Hi all,

I'm building a polar 3D printer and am currently looking for a platform to control it. I'm new to Smoothie and really like the way it works.

Unfortunately I didn't found an arm solution for the cylindrical coordinate system in the arm_solution folder.

When taking a further look into the source code I found the actuator position is defined in millimetres (*actuator_mm*).

In the MorganSCARA solution however angular actuator positions are used through the variable *actuator_mm*.

MorganSCARAsolution.cpp

actuator_mm[ALPHA_STEPPER] = to_degrees(SCARA_theta); // Multiply by 180/Pi - theta is support arm angle actuator_mm[BETA_STEPPER ] = to_degrees(SCARA_theta + SCARA_psi); // Morgan kinematics (dual arm) //actuator_mm[BETA_STEPPER ] = to_degrees(SCARA_psi); // real scara actuator_mm[GAMMA_STEPPER] = cartesian_mm[Z_AXIS]; // No inverse kinematics on Z - Position to add bed offset?

If I understand correctly it goes wrong in Robot.ccp where the speed of every path segment is clipped to the maximum actuator speed, again defined in mm(/s).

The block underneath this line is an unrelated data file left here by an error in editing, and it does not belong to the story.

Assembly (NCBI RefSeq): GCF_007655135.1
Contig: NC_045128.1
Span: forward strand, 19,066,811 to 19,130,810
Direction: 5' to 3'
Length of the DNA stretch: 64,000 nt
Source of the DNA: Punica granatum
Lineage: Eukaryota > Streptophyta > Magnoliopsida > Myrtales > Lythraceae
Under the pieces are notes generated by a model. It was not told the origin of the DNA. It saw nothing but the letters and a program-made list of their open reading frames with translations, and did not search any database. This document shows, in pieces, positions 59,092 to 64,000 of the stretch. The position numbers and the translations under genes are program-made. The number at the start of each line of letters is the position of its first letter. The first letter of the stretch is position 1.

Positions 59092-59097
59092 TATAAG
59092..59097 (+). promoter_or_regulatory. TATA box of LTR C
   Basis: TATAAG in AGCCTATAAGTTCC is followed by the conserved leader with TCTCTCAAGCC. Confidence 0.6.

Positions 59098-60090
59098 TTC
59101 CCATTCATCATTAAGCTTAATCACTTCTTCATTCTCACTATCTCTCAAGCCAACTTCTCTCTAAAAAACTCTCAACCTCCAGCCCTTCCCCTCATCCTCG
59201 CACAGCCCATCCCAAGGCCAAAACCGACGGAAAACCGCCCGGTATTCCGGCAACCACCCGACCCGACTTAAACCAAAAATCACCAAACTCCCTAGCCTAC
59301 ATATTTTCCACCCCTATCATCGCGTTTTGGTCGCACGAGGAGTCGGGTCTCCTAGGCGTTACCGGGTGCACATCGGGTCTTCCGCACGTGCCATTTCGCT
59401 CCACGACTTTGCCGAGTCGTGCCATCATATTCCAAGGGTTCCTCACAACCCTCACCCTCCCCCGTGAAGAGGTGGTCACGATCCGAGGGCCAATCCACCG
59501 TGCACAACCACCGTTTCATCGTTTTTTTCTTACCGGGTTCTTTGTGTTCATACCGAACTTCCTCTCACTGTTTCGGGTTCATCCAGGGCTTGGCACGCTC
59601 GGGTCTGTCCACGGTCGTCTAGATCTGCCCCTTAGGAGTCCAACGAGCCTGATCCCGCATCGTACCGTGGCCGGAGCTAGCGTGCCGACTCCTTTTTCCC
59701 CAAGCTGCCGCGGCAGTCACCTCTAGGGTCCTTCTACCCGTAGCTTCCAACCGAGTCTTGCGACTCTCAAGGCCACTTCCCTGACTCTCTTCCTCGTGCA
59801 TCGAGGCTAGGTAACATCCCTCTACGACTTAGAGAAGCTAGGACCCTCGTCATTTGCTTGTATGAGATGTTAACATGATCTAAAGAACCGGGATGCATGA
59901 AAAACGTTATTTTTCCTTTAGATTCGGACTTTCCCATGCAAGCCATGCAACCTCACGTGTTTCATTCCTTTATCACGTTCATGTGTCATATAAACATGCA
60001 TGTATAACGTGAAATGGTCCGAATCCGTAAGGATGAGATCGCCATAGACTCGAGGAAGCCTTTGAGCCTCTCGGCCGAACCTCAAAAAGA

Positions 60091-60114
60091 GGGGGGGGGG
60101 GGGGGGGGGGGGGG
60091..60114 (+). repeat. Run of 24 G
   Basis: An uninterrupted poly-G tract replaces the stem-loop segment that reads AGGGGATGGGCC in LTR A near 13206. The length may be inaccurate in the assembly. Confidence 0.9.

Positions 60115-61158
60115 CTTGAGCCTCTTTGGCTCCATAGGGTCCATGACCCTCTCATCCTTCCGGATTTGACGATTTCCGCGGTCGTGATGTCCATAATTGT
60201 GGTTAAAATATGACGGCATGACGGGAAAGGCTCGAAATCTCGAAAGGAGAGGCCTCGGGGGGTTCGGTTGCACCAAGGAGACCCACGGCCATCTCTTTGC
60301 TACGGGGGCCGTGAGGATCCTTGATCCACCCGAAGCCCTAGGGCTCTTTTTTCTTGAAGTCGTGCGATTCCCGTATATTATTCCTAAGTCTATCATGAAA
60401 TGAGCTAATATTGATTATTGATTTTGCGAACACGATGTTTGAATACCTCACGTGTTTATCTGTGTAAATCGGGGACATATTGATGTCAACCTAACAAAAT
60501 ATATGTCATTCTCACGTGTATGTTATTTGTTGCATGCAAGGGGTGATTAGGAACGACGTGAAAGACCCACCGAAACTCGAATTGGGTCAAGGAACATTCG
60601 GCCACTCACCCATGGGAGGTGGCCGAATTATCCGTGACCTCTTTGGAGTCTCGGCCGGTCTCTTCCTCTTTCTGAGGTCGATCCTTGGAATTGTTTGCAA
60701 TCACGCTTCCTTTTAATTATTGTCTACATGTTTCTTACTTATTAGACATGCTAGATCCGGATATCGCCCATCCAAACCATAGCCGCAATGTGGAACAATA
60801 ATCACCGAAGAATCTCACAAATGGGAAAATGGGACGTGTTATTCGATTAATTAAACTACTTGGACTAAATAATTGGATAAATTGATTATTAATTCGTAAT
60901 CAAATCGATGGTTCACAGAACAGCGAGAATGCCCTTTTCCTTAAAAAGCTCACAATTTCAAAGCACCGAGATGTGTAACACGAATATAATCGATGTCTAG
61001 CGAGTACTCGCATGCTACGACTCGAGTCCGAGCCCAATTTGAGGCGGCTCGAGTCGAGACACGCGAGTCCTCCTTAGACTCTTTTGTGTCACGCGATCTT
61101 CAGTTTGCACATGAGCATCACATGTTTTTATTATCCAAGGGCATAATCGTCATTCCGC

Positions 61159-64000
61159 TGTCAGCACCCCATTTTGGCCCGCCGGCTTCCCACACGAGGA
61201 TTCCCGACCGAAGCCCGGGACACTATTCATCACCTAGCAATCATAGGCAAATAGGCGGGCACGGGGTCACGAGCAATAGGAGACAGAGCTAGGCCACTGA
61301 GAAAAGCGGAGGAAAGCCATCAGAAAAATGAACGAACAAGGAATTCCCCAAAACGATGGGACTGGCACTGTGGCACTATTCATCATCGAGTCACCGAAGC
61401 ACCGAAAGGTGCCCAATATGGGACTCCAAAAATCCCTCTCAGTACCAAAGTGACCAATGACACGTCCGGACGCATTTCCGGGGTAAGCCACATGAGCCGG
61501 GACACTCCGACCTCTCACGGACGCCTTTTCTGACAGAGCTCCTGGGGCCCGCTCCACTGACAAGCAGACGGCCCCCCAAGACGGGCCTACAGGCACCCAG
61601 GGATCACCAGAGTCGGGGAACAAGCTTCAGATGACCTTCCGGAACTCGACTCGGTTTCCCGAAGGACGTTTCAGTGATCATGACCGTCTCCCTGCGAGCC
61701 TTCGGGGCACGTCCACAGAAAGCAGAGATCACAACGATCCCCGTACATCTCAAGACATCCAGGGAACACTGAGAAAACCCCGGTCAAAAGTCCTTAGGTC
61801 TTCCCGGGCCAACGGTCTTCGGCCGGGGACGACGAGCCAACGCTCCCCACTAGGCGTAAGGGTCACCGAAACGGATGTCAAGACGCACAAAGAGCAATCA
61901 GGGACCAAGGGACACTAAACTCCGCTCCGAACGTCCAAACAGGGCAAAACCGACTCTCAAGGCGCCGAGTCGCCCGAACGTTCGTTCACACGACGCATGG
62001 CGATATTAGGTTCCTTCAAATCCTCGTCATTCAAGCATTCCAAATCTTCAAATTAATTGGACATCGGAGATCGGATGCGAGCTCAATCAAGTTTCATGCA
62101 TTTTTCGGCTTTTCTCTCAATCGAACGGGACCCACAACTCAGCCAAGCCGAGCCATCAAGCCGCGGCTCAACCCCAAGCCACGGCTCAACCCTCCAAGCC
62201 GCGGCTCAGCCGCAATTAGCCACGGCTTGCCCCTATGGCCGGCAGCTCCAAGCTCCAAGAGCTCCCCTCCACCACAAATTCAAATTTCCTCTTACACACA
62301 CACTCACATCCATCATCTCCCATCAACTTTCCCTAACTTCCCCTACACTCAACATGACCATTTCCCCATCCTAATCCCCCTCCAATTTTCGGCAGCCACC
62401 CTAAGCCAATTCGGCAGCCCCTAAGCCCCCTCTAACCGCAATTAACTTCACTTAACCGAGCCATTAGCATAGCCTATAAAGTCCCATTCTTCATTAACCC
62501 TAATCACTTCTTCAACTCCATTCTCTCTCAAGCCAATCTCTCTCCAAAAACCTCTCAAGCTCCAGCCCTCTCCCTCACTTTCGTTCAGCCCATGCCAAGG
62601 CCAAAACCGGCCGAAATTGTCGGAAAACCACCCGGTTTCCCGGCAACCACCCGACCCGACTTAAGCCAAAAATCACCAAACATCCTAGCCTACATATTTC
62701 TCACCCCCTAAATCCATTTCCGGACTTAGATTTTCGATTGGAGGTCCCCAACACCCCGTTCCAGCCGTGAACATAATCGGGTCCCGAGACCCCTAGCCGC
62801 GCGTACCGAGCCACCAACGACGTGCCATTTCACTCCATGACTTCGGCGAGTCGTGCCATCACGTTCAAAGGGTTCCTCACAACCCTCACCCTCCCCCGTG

void Robot::append_milestone( float target[], float rate_mm_s )

// find actuator position given cartesian position, use actual adjusted target arm_solution->cartesian_to_actuator( adj_target, actuator_pos ); // check per-actuator speed limits for (int actuator = 0; actuator <= 2; actuator++) { float actuator_rate = fabs(actuator_pos[actuator] - actuators[actuator]->last_milestone_mm) * rate_mm_s / millimeters_of_travel; if (actuator_rate > actuators[actuator]->max_rate) rate_mm_s *= (actuators[actuator]->max_rate / actuator_rate); }

In a cylindrical coordinate system the actuator driving the angle $\alpha$ will be limited to a maximum rotational speed $\frac{\partial\alpha}{\partial t}(r)$, which is a linear function of r, the radius vector length from origin to tool.

Shouldn't the actuator speed clipping in Robot.cpp be solution depended?

Has anyone considered implementing this?

According to the smoothieware front page Smoothie is "Designed to support non-Cartesian machines", is it?